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Ratios always create a sense of confusion, apprehension and nervousness. However, while these ratios might be tricky to arrive at, they give you a clear picture of the respective reports for boosting the efficiency of your business.
One such crucial ratio is financial ratios that are created using numerical values extracted from financial statements through which business owners can gain meaningful information about their company. The numbers that give a view of the financial position of the company include figures from balance sheet, income statement, and cash flow statement. These numbers are then used to perform quantitative analysis and assess a company’s liquidity, leverage, growth, margins, profitability, rates of return, valuation, and more.
Financial ratios are categorised into 5 basic groups. Let’s have a look at each one of them and what they reveal!
For a company to assess its future, it is crucial that the business owner keeps a close eye on the working capital. Working capital is nothing but a company’s ability to pay off its current liabilities with the help of its current assets. It is simply calculated by subtracting current assets from current liabilities. If the number derived is positive, that means that the company’s financial condition is stable, and it is safe for the investors to put in some money in that company.
Another important aspect to assess the financial health of a company is to understand its liquidity, and how seamlessly can the company turn its assets into cash to pay off short term debts. The working capital ratio is calculated by dividing current assets by current liabilities. To understand this better, let’s say if A Company has current assets of INR 4 crore, and current liabilities of INR 2 crore, which gives a 2:1 ratio, that’s pretty decent. However, if two similar companies each had 2:1 ratio, but one had more cash among its current assets, that firm would be better able to pay off its debts quicker than the other, as it has a higher liquidity ratio.
This is also referred to as acid test ratio, in which the inventories are subtracted from current assets, before dividing it into liabilities. It basically helps you to assess the liquidity position and measure your company’s ability to meet its short-term obligations with its most liquid assets. This ratio is considered to be a more conservative method than the current ratio, as it includes all current assets as coverage for current liabilities. For example: A company with a quick ratio of less than 1 may unable to fully pay off its current liabilities in a short term. On the other hand, a company having a quick ratio higher than 1 can instantly get rid of its current liabilities. For instance, a quick ratio of 1.5 indicates that a company has INR 1.50 crores of liquid assets available to cover each INR 1 of its current liabilities.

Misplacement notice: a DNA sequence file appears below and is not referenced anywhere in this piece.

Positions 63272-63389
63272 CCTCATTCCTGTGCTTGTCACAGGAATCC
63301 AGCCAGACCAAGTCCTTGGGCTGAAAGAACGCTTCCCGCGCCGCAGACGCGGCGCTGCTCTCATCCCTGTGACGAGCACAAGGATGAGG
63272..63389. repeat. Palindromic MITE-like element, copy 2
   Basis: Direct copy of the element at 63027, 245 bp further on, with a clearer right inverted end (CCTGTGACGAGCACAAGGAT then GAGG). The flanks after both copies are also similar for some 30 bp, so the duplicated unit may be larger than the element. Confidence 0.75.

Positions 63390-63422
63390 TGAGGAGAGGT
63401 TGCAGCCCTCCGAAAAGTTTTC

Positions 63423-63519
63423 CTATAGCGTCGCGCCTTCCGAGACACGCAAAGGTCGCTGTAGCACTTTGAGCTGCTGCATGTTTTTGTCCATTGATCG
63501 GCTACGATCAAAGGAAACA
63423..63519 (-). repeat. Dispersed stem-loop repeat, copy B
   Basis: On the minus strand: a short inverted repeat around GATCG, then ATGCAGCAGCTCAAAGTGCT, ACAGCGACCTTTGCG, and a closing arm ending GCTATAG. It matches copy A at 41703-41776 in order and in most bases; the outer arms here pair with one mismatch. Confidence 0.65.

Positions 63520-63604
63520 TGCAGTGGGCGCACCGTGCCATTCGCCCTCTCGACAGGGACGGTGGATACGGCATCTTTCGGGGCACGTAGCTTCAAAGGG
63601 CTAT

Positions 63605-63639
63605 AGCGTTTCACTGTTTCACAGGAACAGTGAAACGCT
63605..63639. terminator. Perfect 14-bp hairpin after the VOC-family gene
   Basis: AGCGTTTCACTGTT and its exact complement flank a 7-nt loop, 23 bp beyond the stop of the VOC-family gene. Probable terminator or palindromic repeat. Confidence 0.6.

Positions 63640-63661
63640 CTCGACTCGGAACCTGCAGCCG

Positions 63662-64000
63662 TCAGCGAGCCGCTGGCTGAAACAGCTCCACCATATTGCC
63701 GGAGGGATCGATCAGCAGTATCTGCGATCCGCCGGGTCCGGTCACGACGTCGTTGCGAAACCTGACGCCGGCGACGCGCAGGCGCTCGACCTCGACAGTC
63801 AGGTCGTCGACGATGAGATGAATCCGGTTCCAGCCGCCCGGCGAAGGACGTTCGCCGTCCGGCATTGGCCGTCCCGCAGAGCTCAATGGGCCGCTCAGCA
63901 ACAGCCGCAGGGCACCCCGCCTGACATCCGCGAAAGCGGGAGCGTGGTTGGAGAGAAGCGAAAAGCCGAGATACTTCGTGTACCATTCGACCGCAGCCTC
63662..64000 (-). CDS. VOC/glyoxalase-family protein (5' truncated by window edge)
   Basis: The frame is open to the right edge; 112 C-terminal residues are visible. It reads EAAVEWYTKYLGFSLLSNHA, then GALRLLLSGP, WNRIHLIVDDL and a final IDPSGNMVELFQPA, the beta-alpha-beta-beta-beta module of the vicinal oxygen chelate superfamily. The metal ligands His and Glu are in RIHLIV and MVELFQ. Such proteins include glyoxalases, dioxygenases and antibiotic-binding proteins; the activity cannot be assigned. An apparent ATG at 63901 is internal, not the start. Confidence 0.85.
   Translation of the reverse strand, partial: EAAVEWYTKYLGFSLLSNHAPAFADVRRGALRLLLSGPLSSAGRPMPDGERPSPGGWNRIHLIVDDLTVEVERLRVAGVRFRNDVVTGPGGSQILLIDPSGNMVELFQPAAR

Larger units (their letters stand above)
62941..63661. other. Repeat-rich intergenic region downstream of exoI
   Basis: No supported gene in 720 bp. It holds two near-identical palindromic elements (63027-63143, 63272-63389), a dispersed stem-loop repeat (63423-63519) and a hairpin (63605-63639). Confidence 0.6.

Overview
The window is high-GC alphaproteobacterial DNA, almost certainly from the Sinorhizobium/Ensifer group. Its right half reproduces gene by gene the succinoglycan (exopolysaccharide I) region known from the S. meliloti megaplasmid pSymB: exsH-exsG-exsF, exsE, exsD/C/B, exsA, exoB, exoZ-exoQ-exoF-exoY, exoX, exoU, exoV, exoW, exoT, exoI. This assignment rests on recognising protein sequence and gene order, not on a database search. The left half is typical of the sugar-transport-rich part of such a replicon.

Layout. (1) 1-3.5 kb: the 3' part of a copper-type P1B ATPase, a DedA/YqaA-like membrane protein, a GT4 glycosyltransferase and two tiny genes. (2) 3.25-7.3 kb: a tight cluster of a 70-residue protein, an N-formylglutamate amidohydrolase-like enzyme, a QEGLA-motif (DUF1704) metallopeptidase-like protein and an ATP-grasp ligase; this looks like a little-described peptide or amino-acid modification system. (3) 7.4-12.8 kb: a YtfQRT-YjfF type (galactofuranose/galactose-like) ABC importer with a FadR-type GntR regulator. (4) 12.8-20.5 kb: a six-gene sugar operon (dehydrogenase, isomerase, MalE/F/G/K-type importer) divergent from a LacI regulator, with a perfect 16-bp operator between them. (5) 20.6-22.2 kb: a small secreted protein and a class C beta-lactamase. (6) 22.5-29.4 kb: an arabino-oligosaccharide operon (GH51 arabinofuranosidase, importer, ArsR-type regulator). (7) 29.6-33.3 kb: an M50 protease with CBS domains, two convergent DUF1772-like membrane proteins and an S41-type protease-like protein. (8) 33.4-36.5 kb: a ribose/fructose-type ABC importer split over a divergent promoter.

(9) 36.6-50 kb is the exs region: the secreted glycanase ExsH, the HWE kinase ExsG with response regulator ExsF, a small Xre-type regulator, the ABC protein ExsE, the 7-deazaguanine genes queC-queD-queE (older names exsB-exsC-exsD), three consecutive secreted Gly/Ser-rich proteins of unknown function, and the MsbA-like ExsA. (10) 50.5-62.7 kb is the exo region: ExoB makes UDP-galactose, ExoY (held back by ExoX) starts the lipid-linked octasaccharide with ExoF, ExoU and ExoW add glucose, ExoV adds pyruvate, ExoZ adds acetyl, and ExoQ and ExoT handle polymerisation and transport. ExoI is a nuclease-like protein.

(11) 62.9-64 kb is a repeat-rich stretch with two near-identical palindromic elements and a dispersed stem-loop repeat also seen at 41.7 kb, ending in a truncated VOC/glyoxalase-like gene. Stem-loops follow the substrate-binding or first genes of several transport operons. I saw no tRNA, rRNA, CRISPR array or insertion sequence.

While purchasing a stock of a company, you are signing up for all the risks and future earnings of the company. No matter how the company’s shares are performing, your income would be directly impacted. Earnings per share is basically the net income that you earn on each share of a company’s common stock. Earnings per share (EPS) is a company's net profit divided by the number of common shares it has outstanding. EPS indicates how much money a company makes for each share of its stock, and is a widely used metric to estimate corporate value.
If a company has zero or negative earnings (i.e. a loss) then earnings per share will also be zero or negative.
The price-to-earnings ratio aka P/E ratio helps in reflecting investors' assessments of those future earnings. It is basically the ratio for valuing a company that measures its current share price relative to its per-share earnings (EPS). It helps analysts determine the relative value of a company's shares in a simplified comparison.
A high P/E ratio could mean two things – either that a company's stock is over-valued, or that the investors are expecting high growth rates in the future. P/E ratio of a stock tells you very little about it, unless it’s compared to the company’s historical P/E or the competitor’s P/E from the same industry.
The debt-to-equity (D/E) is calculated by adding outstanding long and short-term debt and dividing it by the book value of shareholders' equity. When an investor approaches you to put money into your business, or buy stocks, you would obviously delve deeper into that investor’s credit worthiness. No sane business owner would want a prospective investor to be in huge debts, which would impact the overall financial stability of your business.
Higher leverage ratios tend to indicate a company or stock with higher risk to shareholders. However, the D/E ratio is difficult to compare across industry groups where ideal amounts of debt will differ.
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